Written by Heather Chalmers
Farmers neighbouring properties infected with Mycoplasma bovis will now be directly informed by Ministry of Primary Industries' officials so they can better manage their on-farm security.
While farmers have been calling for the move for some time, MPI had said it was constrained for privacy reasons. This led to a lot of rumour and speculation in rural communities, unless farmers with M. bovis were prepared to publicly out themselves.
Agriculture and Biosecurity Minister Damien O'Connor said it was a measured step that balanced the privacy concerns of individuals with the need for farmers to protect their own farms.
"MPI will start directly informing neighbouring farms of infected properties or high-risk properties. This will mean farmers can take appropriate steps to improve their on-farm biosecurity and reduce the risk to their own stock."
Federated Farmers dairy chairman Chris Lewis said farmers would welcome the move "as long as it is used wisely and for the right reasons".
"We have always encouraged dairy farmers with infected farms to inform their neighbours in a timely manner."
In another change that could be implemented quickly without legislation, MPI would publish a list of national animal identification and traceability (Nait) numbers of all affected animals on its website. This included all animals associated with or traced from an infected property, giving farmers better information to make informed decisions when purchasing new stock.
Lewis said this should have been done months ago as Nait tag numbers did not identify individual farmers.
MPI would also do more to ensure enforcement of the Animal Status Declaration (ASD) form, which must accompany a consignment of cattle when a stock sale takes place, said O'Connor.
"Farmers need to disclose the health history of their stock in the form and declare whether their farm is under any movement controls. They need to ensure they are completing the ASD form correctly and, along with greater compliance with Nait, this will support our efforts to eradicate M. bovis."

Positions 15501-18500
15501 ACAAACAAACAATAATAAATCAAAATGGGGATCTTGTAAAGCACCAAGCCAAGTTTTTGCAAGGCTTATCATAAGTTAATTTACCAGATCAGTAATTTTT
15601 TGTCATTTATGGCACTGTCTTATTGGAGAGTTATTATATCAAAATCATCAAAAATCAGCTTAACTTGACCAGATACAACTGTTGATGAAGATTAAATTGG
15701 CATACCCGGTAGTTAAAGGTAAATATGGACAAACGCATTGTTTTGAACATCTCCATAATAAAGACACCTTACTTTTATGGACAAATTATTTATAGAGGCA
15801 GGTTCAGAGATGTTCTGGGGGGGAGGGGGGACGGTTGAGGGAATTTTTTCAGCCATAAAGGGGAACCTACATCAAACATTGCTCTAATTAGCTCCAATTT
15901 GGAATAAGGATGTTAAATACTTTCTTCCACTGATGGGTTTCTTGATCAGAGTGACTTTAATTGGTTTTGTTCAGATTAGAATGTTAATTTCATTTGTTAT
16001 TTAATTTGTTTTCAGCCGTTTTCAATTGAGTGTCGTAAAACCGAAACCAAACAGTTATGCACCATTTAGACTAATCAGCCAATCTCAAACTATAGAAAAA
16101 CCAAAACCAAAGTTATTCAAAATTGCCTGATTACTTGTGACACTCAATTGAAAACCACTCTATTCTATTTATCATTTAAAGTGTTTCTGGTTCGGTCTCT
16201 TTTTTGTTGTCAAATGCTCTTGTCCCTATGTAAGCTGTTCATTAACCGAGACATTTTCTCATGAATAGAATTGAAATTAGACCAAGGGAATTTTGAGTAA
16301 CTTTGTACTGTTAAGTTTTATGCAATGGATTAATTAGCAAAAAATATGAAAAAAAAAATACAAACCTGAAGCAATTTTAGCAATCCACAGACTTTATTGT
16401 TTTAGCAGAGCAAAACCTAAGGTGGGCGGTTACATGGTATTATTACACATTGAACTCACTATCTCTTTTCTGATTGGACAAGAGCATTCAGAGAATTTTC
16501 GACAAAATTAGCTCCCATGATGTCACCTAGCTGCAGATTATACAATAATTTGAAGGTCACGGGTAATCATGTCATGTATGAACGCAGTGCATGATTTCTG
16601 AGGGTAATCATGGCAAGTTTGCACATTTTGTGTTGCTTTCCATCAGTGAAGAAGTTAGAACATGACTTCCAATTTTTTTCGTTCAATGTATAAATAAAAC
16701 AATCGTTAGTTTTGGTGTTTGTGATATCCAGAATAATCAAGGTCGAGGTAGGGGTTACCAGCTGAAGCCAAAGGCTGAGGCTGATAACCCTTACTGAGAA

Regulation and legislation changes were also being considered, including amending the Animal Products Act to add a new infringement offence for failing to use the ASD form correctly, amending the NAIT Act to bring its search powers in line with the Search and Surveillance Act and new regulation to control the use of discarded milk.
"I am continuing to listen to feedback from farmers and will work with MPI and industry groups to consider further changes to support strengthened biosecurity practices and compliance in our rural communities," O'Connor said.
As the M. bovis outbreak had highlighted failings and gaps in animal tracking, moves were underway to tighten compliance. MPI and Ospri, which manages Nait, said the immediate focus would be on farmers identified as multiple offenders over specific time periods, with letters issued warning them to comply.
MPI manager of compliance investigations Gary Orr said knowledge of the Nait scheme had increased in the wake of the M. bovis response, "however some farmers are still ignoring their legal obligations".
"Both organisations have significantly stepped up their efforts to detect instances where animal movements have taken place without being recorded in the Nait database."
Since the start of the year, MPI had undertaken around 200 Nait compliance checks on farms and saleyards where cattle or deer were present.
So far this year four infringement notices and four written warnings had been issued. There were eight ongoing investigations into farmers who had not complied with Nait. Likely fines were $150 or $300.
Additionally, as a result of Operation Strait in May, which involved checking cattle trucks transiting from south to north by ferry, seven instances of suspected infringeable offending were being investigated.
Lewis said Nait was not easy to use, but technological improvements such as apps and scanners expected to be available by the end of the year, would help this. "You can't expect 100 per cent compliance when the system is not 100 per cent right."